KING JAMES'S BIBLE.—At length, in 1603, just after the accession of James I., a conference was held at Hampton Court, which, among other tasks, undertook to consider what objections could be made to the Bishops' Bible. The result was that the king ordered a new version which should supersede all others. The number of eminent and learned divines appointed to make the translation was fifty-four; seven of these were prevented by disability of one kind or another. The remaining forty-seven were divided into six classes, and the labor was thus apportioned: ten, who sat at Westminster, translated from Genesis through Kings; eight, at Cambridge, undertook the other historical books and the Hagiographa, including the Psalms, Proverbs, Job, Daniel, Ezra, Nehemiah, Ruth, Esther, and a few other books; seven at Oxford, the four greater Prophets, the Lamentations of Jeremiah, and the twelve minor Prophets; eight, also at Oxford, the four Gospels, the Acts of the Apostles, and the Revelation of St. John; seven more at Westminster, the Epistles of St. Paul, and the remaining canonical books; and five more at Cambridge, the Apocryphal books. The following was the mode of translation: Each individual in one of the classes translated himself every book confided to that class; each class then met and compared these translations, and thus completed their task. The work thus done was sent by each class to all the other classes; after this, all the classes met together, and while one read the others criticized. The translation was commenced in the year 1607, and was finished in three years. The first public issue was in 1611, when the book was dedicated to King James, and has since been known as King James's Bible. It was adopted not only in the English Church, but by all the English people, so that the other versions have fallen into entire disuse, with the exception of the Psalms, which, according to the translation of Cranmer's Bible, were placed in the Book of Common Prayer, where they have since remained, constituting the Psalter. It should be observed that the Psalter, which is taken principally from the Vulgate, is not so near the original as the Psalms in King James's version: the language is, however, more musical and better suited to chanting in the church service.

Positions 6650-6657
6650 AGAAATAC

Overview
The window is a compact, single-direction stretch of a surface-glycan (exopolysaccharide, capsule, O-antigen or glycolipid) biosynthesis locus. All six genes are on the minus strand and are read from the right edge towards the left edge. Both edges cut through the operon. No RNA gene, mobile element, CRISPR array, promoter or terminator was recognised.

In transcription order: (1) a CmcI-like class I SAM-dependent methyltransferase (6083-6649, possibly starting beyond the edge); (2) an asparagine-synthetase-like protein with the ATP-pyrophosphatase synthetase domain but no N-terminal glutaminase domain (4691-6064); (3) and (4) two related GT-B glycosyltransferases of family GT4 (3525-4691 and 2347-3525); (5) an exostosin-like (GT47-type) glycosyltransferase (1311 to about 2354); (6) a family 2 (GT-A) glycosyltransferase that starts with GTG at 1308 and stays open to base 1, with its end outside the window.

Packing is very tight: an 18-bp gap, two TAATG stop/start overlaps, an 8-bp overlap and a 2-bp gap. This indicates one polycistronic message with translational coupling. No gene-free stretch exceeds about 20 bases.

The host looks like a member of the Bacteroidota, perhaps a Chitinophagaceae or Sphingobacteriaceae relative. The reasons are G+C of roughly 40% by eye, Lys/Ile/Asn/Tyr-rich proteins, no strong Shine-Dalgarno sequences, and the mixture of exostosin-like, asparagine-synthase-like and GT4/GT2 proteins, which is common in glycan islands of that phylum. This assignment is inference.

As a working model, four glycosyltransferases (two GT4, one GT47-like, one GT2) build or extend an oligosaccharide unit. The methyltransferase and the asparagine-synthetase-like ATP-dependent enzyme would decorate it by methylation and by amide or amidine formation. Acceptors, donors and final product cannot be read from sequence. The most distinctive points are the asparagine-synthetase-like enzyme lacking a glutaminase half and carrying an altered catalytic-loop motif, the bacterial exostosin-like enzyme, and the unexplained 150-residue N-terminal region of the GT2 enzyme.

THE LANGUAGE OF THE BIBLE.—There have been numerous criticisms, favorable and adverse, to the language of King James's Bible. It is said to have been written in older English than that of its day, and Selden remarks that “it is rather translated into English words than into English phrase.” The Hebraisms are kept, and the phraseology of that language is retained. This leads to the opinion of Bishop Horsley, that the adherence to the Hebrew idiom is supposed to have at once enriched and adorned our language. Bishop Middleton says “the style is simple, it is harmonious, it is energetic, and, which is of no small importance, use has made it familiar, and time has rendered it sacred.” That it has lasted two hundred and fifty years without a rival, is the strongest testimony in favor of its accuracy and the beauty of its diction. Philologically considered, it has been of inestimable value as a strong rallying-point for the language, keeping it from wild progress in any and every direction. Many of our best words, which would otherwise have been lost, have been kept in current use because they are in the Bible. The peculiar language of the Bible expresses our most serious sentiments and our deepest emotions. It is associated with our holiest thoughts, and gives phraseology to our prayers. It is the language of heavenly things, but not only so: it is interwreathed in our daily discourse, kept fresh by our constant Christian services, and thus we are bound by ties of the same speech to the devout men of King James's day.
REVISION.—There are some inaccuracies and flaws in the translation which have been discerned by the superior excellence of modern learning. In the question now mooted of a revision of the English Bible, the correction of these should be the chief object. A version in the language of the present day, in the course of time would be as archaic as the existing version is now; and the private attempts which have been made, have shown us the great danger of conflicting sectarian views.
In any event, it is to be hoped that those who authorize a new translation will emulate the good sense and judgment of King James, by placing it in the hands of the highest learning, most liberal scholarship, and most devoted piety.